Director Gavin O'Connor and Mandy Walker, ASC, ACS
In Jane Got a Gun, a woman must turn to her former fiancé for help in defending her new family. The film, which stars Natalie Portman and Ewan MacGregor, gave Mandy Walker, ASC, ACS an opportunity to work in the Western genre, something many cinematographers dream of doing.
“There’s something unique and iconic about cowboys riding horses across the landscape, or tracking low angle on people confronting each other in a cowboy hat with a couple of guns,” she says. “I think all DPs would love to tackle the genre at some stage.”
(r-l) Beck Bennett and Reid Scott
Actor and fine art photographer Chris Lowell was well aware that a young man struggling with the death of his parents could be considered a filmic trope, particularly in the low-budget realm of movies. So, for his feature film directing debut, Beside Still Waters, which won Best Narrative Feature at the 2013 Austin Film Festival, he sought to elevate it above the usual fare by shooting on KODAK Motion Picture Film, going so far as to have the aesthetic of celluloid imbue his main character in the ensemble comedy-drama with a sense of longing.
“Our protagonist is woefully nostalgic and stuck in the romanticism of the past, and it is holding him back,” Lowell explains. “Film was able to evoke those feelings for us.”
JAEDEN LIEBERHER and BILL MURRAY star in ST. VINCENT© 2014 The Weinstein Company. All Rights Reserved. / Photo: Atsushi Nishijima
Among his many iconic credits as a cinematographer, John Lindley, ASC counts memorable films like Father of the Bride, Mr. Brooks, Pleasantville, You’ve Got Mail, Sleeping with the Enemy, and Field of Dreams in his repertoire. His most recent endeavor is St. Vincent, in which Bill Murray plays a gone-to-seed war veteran who has an influence on a young boy who lives next door. That influence is unwelcome to the boy’s recently divorced parents.
There’s comedy in that conflict, and eventually, an unlikely friendship develops. The cast also includes Melissa McCarthy.
(L-R) Keira Knightley, Matthew Beard, Matthew Goode, Benedict Cumberbatch, and Allen Leech star in The Imitation Game. (photo by Jack English)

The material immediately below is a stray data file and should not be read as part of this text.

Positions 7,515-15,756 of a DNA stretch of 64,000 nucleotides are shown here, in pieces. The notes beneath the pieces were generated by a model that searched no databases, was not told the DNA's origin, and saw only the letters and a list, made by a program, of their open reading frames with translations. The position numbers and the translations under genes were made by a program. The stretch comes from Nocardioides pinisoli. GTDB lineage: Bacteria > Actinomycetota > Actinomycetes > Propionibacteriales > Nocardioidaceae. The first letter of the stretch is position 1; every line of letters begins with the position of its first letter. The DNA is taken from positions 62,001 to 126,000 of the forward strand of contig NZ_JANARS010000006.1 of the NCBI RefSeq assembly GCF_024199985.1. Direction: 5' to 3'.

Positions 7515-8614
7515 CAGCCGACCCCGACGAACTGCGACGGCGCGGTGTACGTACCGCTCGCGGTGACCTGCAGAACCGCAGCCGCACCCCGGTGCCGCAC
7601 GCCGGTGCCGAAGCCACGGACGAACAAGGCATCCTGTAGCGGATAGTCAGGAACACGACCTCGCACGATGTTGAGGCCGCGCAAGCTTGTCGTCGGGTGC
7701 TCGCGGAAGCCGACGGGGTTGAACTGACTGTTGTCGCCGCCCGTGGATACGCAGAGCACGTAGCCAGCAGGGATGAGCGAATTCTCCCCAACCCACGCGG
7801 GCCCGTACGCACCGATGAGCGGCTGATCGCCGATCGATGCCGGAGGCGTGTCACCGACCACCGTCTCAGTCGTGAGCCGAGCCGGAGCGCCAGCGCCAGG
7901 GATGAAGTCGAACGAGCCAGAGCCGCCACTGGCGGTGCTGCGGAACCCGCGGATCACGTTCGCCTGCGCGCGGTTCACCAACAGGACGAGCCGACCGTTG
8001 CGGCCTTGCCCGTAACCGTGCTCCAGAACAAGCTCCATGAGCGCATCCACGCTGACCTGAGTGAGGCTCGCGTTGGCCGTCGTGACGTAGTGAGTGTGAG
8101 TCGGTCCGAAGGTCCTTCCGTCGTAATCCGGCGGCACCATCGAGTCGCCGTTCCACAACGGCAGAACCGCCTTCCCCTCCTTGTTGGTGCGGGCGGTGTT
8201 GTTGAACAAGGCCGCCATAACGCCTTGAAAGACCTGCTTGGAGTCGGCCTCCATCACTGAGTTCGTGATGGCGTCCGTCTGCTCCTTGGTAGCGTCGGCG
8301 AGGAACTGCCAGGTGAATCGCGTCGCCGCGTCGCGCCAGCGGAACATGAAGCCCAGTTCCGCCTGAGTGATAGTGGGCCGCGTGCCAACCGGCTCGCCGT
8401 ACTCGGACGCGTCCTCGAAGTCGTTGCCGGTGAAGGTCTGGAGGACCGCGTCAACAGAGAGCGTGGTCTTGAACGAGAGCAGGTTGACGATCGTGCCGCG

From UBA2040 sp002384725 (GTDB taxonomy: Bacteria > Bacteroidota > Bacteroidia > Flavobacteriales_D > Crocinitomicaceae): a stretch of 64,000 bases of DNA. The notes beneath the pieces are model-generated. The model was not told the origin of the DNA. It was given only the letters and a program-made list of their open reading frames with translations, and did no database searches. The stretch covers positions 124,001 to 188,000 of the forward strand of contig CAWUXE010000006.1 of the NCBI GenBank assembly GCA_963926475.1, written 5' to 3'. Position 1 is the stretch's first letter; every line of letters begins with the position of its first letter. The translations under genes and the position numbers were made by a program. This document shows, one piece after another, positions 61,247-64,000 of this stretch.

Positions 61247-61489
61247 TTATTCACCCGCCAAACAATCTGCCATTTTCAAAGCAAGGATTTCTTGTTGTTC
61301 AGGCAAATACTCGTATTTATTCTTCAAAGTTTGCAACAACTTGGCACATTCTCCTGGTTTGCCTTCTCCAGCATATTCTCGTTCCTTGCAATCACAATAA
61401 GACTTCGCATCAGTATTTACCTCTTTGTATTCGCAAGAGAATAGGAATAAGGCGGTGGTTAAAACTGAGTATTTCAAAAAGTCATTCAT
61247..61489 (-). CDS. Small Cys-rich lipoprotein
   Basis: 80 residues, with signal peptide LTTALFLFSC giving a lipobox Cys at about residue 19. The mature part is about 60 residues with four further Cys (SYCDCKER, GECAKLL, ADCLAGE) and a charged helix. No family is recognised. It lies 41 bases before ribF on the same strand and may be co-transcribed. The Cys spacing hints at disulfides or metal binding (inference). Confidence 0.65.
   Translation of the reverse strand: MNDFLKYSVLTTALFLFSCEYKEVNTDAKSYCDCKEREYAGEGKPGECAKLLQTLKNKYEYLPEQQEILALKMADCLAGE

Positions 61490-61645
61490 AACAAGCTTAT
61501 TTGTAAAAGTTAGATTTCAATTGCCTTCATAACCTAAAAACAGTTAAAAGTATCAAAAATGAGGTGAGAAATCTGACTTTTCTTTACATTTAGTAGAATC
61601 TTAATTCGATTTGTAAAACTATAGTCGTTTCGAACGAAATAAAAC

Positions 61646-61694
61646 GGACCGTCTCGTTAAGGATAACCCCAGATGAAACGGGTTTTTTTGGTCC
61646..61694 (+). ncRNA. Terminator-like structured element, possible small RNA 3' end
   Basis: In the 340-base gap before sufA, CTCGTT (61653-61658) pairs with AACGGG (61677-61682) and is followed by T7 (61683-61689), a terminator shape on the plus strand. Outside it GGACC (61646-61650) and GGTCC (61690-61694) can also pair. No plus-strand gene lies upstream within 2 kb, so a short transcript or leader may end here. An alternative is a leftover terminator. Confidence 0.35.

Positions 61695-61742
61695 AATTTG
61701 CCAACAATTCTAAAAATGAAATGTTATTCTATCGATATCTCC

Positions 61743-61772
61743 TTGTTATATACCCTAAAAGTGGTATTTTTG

Mathematician, cryptanalyst and computer science pioneer Alan Turing was tasked by British intelligence during World War II to break the Germans’ nearly impenetrable message coding system – the Enigma machine. His success enabled the Allies to turn the war tide, but tragedy befell Turing and he ultimately committed suicide at the age of 41.
The Weinstein Company brings Turing’s complex story to the screen in The Imitation Game, starring Benedict Cumberbatch, and featuring Keira Knightley, Mark Strong and Matthew Goode. To capture the visuals, director Morten Tyldum selected Óscar Faura (The Orphanage, Anna) based on his photography of the 2012 Thailand tsunami tale The Impossible.
On the set of Snowpiercer
The Los Angeles Film Festival celebrates its 20th anniversary this year, staring on June 11 with screenings of over 200 films programmed to entertain. Produced by Film Independent, the fest revels in showcasing independent and international cinema – from narrative films of all genres, to short films and international fare. This year, sections of the LAFF showcase upcoming independent movies releasing this summer as well as community screenings for the public and a look at daring, unique storytelling by some of today’s emerging filmmakers.
Snowpiercer opens the festival, making it the English-language debut of writer-director Boon Jo-Hong. This sci-fi fantasy stars Chris Evans and Tilda Swinton who live in a world covered in ice after an attempt to stop global warming fails. Survivors live on a supertrain circling what’s left of Earth. Inside, the poorest live in pathetic conditions, while the rich live in luxury, until one of the oppressed decides to change the state of affairs.